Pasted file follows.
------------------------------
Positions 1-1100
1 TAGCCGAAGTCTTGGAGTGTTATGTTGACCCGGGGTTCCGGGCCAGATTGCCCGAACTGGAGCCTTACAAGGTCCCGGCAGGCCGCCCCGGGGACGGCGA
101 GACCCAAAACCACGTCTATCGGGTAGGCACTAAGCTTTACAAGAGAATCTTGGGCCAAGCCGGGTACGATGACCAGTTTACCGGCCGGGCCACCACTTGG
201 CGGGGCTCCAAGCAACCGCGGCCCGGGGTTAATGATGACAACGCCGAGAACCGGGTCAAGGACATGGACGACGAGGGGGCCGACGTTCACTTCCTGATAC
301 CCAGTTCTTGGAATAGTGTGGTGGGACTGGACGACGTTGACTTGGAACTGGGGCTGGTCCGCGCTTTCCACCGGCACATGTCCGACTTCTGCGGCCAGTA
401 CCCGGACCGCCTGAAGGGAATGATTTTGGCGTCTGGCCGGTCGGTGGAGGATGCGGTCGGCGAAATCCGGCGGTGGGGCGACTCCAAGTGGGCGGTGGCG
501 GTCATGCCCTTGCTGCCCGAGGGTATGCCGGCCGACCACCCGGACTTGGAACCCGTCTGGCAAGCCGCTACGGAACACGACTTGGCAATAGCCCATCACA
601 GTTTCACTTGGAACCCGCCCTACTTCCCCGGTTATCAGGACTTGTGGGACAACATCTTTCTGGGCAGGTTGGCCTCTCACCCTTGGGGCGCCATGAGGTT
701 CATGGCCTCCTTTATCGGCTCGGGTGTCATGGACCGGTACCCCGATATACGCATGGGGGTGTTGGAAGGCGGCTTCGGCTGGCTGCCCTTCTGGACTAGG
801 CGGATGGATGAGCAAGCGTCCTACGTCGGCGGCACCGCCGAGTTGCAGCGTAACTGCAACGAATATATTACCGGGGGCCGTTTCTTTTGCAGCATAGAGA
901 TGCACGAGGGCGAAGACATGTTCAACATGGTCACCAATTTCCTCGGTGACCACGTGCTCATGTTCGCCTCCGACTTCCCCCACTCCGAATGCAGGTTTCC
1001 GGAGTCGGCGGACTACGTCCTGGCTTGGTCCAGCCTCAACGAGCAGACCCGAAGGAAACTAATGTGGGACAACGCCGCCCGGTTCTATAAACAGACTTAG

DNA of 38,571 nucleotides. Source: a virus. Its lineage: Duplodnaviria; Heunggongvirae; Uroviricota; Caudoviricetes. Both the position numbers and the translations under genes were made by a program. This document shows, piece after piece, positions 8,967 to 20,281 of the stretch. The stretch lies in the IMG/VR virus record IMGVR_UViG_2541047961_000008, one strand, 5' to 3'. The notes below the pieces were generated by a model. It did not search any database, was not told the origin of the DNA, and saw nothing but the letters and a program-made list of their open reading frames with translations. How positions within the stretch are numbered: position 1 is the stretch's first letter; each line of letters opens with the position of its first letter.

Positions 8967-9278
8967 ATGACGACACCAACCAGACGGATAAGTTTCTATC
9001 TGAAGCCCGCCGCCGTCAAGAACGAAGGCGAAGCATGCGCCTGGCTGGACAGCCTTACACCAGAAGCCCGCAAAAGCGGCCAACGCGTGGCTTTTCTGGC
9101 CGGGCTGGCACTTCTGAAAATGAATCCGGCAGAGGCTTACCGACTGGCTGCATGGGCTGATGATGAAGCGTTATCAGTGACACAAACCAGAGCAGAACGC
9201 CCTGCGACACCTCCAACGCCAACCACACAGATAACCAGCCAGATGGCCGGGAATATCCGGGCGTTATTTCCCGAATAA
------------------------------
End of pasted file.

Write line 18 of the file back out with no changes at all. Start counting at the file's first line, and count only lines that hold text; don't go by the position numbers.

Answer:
9201 CCTGCGACACCTCCAACGCCAACCACACAGATAACCAGCCAGATGGCCGGGAATATCCGGGCGTTATTTCCCGAATAA